We Own the Night
Bobby Green is the manager of a succesful night club in Brooklyn. Regularly he goes to his boss, the Russian immigrant and businessman Marat Buzhayev, to report on how things are going and it looks like they can’t get any better. The club is doing great, Bobby has some ideas of starting a second one in Manhattan, and he’s in love with the very goodlooking Amada Juarez. What his boss doesn’t know, however, is that Bobby’s brother and father are cops and with the police in New York fighting a battle against Russian drug mobsters, it’s hard for Bobby to stay neutral.
When one night, Bobby’s brother Joseph does a raid on the club in order to catch the renowned dealer Vadim Nezhinski, the nephew of Bobby’s boss, this is the start of a series of events that will change Bobby’s life for ever.
Sound and Vision:
We Own the Night has a very toned down color palette with hardly any red. Still, this adds to the atmosphere a bit and doesn’t hurt the overall quality. The image quality is good with plenty of detail but the’s also some grain present here and there and at times the contrast could be a bit better.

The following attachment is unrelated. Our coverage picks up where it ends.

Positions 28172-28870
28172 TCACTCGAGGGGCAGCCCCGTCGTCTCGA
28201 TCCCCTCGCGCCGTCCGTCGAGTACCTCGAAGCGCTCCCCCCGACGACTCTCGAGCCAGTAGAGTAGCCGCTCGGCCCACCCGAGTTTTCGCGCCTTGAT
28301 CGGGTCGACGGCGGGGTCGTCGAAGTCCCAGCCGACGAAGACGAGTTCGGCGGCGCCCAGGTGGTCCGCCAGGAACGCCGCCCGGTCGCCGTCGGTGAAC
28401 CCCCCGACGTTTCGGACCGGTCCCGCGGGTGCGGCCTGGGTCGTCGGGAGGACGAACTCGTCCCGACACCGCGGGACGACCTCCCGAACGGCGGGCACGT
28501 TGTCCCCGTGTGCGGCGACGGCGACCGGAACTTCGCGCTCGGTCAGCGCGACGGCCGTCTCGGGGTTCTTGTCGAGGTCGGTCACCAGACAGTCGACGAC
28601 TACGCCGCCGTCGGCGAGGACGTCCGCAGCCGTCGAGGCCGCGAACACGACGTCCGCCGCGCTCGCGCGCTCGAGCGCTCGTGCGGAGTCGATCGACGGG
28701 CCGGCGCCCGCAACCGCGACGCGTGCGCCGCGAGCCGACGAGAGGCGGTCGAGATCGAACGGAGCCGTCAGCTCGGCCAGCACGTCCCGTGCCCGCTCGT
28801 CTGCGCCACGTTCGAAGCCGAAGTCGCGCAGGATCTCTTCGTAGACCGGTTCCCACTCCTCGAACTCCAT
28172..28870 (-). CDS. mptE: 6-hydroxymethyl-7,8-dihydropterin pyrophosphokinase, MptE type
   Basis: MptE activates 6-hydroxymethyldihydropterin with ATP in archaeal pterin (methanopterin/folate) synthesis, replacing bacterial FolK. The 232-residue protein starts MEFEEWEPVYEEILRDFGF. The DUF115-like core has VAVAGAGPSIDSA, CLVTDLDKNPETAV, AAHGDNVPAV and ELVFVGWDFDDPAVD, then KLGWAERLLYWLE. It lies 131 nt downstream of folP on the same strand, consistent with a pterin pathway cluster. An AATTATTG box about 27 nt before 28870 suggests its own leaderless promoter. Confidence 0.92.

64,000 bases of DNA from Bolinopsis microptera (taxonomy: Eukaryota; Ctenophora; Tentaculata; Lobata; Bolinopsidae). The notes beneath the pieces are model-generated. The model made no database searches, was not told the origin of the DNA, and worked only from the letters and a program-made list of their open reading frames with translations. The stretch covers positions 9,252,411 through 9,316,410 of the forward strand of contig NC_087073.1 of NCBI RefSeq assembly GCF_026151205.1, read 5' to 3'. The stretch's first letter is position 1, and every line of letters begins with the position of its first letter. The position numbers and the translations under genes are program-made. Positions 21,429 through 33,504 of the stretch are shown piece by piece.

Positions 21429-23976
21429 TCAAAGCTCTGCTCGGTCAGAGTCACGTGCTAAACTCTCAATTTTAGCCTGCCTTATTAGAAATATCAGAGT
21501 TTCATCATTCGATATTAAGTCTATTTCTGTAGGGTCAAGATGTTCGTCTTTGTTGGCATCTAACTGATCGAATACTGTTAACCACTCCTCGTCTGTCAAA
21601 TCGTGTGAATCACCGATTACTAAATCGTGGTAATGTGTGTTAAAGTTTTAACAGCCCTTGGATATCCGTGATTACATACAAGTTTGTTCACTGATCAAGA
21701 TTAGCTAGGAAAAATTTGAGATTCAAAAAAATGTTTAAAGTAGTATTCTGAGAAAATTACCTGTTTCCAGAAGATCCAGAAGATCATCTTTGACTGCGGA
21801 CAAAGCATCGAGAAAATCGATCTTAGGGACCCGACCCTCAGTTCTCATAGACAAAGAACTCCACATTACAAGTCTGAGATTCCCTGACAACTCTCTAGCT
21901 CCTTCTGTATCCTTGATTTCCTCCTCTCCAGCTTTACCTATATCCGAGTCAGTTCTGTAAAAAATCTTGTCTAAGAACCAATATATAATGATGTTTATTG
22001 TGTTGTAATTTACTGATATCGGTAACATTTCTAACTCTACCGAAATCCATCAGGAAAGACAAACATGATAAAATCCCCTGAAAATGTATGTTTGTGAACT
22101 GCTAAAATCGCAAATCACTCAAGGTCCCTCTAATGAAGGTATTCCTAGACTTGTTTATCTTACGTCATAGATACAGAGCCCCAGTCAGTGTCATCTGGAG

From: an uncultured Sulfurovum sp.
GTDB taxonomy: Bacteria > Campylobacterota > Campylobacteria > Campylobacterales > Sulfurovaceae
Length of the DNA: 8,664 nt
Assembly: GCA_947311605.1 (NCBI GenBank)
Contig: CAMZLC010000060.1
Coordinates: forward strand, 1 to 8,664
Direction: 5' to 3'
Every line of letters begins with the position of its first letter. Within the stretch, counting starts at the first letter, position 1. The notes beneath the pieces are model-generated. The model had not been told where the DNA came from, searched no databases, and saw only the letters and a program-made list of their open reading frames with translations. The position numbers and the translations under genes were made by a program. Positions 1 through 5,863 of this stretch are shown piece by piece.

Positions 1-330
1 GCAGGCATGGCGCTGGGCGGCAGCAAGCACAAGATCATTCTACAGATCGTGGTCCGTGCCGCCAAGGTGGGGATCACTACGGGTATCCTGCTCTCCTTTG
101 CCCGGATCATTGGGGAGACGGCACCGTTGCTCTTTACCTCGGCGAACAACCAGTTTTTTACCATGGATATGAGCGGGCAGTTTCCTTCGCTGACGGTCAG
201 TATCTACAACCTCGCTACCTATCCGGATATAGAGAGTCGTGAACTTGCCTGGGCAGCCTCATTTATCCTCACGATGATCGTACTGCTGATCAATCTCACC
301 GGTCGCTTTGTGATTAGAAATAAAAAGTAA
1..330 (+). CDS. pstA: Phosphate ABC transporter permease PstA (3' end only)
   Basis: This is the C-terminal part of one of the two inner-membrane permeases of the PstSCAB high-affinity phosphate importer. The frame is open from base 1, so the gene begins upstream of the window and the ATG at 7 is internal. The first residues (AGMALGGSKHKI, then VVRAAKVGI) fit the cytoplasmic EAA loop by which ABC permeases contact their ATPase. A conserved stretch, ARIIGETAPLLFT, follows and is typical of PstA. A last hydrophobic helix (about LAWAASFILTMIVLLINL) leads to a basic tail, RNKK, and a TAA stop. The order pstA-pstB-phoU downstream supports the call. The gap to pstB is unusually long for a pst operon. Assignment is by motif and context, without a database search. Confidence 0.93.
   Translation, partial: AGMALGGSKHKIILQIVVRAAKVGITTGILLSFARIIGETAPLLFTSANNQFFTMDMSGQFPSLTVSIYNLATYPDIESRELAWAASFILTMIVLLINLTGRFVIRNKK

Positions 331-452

The DTS soundtrack does its job nicely, using the surround speakers and subwoofer well while the dialogues remain crystal clear.
Although We Own the Night has a setting where cops fight drug dealers, it’s more a film about family than action. The relationships of Bobby with his family, his girlfriend and his employer are the centerpiece of the film and action is used only when necessary. So if you’re looking for a sequel to The Departed then you better go look elsewhere. Instead, if you want to see a movie about relations and emotions, spiced up with a criminal setting then this one might be something for you. The storyline is far from original and the cast looks to be in a constant state of depression, but overall the movie does manage to keep the viewer interested.